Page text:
Earlier in the week I wrote a post about the Smart Blur filter in Photoshop. Today I’m looking at the Lens Blur filter.

The Lens Blur re-creates many of the depth of field effects familiar to photographers. The dialog box is fairly complex with lots of sliders and buttons and knobs to play with! This filter works by adding blur to an image to give the effect that some objects in the image stay in focus and others areas are blurred. You decide which areas are blurred by making a selection.

To help you re-create in-camera depth of field effects the Lens Blur filter lets you load a depth map to help specify the points of the image that are near to the camera, and those that are further away. You can use alpha channels and layer masks to create depth maps; black areas in an alpha channel are treated as though they’re at the front of the photo, and white areas are treated as if they’re far in the distance. You can choose an iris shape and this will also determine how the blur appears. To get to this filter in Photoshop, choose Filter > Blur > Lens Blur.

Don’t be intimidated by Lens Blur filter dialog box. It is a bit scary-looking the first time you open it, but just click on the preview box and you will see your changes as you make them on the dialog box. If you don’t like the changes you’ve made then just cancel out of the dialog box and your image will not be affected.

So now, I’m going to show you a practical example of the lens blur in action. I’m going to use it in conjunction with the alpha channels to make a selection.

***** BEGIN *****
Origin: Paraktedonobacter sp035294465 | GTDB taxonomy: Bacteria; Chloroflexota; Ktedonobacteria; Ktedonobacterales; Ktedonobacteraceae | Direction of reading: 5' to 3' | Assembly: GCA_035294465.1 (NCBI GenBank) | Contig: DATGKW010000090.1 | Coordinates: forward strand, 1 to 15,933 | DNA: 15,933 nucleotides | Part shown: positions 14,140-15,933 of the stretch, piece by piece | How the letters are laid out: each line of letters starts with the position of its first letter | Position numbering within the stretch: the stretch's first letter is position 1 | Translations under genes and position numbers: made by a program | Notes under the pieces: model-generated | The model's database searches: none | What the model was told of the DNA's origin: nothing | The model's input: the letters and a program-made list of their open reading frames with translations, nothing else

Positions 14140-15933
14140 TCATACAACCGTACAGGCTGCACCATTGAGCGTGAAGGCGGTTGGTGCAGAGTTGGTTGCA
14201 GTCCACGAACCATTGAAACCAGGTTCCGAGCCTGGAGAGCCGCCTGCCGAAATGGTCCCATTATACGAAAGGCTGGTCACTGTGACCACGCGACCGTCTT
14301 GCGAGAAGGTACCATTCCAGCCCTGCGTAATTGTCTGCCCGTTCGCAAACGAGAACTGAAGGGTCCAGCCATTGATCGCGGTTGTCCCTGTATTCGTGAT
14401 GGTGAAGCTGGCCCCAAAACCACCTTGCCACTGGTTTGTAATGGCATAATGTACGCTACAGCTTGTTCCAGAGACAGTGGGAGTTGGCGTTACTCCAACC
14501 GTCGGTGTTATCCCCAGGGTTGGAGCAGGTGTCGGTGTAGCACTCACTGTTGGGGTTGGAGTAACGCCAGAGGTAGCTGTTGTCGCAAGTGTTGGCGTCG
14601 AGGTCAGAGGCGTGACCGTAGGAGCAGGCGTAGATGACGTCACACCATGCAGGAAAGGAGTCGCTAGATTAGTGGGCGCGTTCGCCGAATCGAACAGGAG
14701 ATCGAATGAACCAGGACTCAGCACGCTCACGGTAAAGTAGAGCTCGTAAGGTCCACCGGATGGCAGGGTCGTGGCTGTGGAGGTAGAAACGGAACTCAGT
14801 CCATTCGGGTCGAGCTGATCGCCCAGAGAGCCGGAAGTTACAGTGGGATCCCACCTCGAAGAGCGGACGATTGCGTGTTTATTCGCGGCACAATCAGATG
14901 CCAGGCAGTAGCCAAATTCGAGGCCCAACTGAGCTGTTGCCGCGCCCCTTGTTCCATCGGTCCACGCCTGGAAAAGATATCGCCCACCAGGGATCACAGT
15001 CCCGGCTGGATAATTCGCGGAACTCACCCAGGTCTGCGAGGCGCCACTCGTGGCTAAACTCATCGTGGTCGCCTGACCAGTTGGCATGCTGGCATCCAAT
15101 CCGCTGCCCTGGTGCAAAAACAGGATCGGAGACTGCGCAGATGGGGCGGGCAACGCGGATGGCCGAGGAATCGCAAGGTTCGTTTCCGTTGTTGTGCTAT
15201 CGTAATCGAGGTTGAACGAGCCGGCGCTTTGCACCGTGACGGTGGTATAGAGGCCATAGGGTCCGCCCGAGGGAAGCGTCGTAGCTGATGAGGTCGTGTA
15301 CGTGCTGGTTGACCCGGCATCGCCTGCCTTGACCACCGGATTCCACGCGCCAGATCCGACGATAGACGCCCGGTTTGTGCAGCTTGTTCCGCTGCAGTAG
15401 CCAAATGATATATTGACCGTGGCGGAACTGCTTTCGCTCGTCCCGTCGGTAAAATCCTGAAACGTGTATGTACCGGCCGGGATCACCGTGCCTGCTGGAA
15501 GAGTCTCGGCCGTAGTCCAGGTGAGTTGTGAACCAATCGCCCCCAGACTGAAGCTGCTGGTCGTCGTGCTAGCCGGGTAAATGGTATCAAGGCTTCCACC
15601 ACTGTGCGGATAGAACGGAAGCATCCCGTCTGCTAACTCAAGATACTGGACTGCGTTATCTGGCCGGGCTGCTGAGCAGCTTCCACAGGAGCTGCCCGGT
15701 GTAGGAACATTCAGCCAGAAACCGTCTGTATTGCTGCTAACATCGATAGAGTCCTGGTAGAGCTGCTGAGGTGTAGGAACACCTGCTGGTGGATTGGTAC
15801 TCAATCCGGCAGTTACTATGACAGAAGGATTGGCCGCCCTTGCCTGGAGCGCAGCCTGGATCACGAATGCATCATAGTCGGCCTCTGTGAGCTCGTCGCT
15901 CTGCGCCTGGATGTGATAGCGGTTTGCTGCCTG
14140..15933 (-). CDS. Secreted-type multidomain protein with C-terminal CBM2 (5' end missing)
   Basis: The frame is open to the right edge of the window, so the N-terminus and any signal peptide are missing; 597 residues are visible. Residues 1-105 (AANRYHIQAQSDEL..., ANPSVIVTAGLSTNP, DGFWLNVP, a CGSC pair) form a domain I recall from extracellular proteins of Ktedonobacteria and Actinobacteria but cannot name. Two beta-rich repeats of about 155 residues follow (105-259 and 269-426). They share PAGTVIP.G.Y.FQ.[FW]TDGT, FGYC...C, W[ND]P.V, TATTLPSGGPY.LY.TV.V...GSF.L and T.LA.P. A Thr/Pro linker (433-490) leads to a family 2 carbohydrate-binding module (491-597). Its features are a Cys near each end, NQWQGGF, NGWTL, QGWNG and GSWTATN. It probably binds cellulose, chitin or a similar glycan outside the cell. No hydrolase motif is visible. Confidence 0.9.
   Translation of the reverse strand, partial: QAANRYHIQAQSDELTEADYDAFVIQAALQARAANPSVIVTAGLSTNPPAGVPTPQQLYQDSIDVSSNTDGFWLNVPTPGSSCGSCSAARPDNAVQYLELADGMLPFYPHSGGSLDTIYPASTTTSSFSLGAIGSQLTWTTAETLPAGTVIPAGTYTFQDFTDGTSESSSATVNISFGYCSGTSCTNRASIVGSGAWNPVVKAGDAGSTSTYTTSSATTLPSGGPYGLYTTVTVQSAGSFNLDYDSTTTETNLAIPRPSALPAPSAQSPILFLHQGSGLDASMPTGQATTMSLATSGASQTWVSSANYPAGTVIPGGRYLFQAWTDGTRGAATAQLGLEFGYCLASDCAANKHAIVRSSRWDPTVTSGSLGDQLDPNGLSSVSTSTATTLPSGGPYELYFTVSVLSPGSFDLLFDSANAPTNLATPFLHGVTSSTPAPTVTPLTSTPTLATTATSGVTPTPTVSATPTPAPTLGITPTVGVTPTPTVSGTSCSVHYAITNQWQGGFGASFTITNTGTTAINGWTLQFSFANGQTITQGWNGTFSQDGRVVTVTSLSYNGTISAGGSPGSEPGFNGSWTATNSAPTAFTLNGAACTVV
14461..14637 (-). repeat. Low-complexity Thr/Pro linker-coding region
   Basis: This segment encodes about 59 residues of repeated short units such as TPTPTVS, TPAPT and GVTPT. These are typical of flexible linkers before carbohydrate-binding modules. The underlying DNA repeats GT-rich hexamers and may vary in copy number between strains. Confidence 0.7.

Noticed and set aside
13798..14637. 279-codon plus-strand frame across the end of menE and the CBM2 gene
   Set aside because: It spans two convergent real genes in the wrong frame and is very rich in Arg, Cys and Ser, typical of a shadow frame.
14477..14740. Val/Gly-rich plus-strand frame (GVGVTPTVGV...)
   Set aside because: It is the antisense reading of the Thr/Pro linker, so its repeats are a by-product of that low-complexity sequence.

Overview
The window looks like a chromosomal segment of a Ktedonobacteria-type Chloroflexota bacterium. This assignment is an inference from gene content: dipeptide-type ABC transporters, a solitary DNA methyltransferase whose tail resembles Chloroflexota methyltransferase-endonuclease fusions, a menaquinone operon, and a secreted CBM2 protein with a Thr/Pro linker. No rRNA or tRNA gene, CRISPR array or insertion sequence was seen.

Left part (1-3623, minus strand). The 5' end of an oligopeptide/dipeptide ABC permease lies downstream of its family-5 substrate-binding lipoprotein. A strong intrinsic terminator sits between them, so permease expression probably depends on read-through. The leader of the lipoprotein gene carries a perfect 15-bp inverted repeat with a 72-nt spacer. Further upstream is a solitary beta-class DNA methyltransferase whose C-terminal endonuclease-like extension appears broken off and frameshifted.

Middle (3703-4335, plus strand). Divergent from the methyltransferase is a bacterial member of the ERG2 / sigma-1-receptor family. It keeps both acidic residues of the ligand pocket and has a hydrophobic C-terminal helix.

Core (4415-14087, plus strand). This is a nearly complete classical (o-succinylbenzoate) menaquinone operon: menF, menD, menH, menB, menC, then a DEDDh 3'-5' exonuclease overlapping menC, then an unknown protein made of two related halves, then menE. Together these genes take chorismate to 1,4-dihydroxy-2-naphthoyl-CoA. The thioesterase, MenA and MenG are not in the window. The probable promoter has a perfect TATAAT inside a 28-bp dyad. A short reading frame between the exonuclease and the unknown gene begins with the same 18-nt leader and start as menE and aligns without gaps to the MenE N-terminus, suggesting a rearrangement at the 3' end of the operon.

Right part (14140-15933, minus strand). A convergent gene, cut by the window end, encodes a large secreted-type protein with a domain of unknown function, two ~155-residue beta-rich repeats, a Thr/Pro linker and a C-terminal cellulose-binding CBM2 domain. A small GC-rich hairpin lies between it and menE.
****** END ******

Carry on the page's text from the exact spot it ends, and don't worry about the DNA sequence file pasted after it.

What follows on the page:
1. Open an image that you want to create some depth-of-field with. I’m using a picture I took of a statue in front of the Eiffel Tower.



In this image I want to keep the statue in focus while blurring out the Eiffel Tower.

2. In the channels palette click on the Create New Channel button at the bottom of the palette. This will create a black alpha channel (called Alpha Channel 1).

3. Click on the eye icon next to the RGB channel. Now you can see the image AND the red overlay representing the alpha channel.


4. Select the Paintbrush tool and with the foreground colour set to white, paint over the areas where you want the filter to be applied. If you make a mistake, change the foreground colour back to black and paint back over it.



In this case, I’m painting on the horse statue, but when I go into the Lens Blur filter, I’m going to invert the selection made in the alpha channel.

 

5. When you’re happy with the alpha channel, click on the RGB channel at the top to make the image itself the subject of the filter.

6. Choose Filter > Blur > Lens Blur. This opens up the big dialog box. BUT DO NOT BE AFRAID!!


7. Make sure the Preview box is checked so that you can see what you’re doing.

8. From the Depth Map, set the Source to be Alpha 1 (this is your alpha channel that you made earlier), and then adjust the Blur Focal Distance slider.


For my picture, I set the Blur Focal Distance to about 90, but importantly I also checked the Invert box. Otherwise, the horse statue would become blurred and the Eiffel Tower would stay sharp. You can drag this slider up and down depending on how blurred you want part of the image to become.

As you can see there are lots of other sliders to play with, including adding noise, specular highlights, lens iris configurations. The best thing I can suggest here is start dragging and see what happens.

9. When you’re happy with your preview image, click OK to apply the filter. And Voila!


Finally, here’s some tips for painting with alpha channels for use with the Lens Blur filter.

  • The part of the image that you want to remain sharp (the subject) should always be painted black in the alpha channel.
  • Anything at the same distance from the lens as the main subject should also be painted black.
  • Areas farthest from the lens should be white.
  • Try applying grey or a gradient between the areas of black and white.

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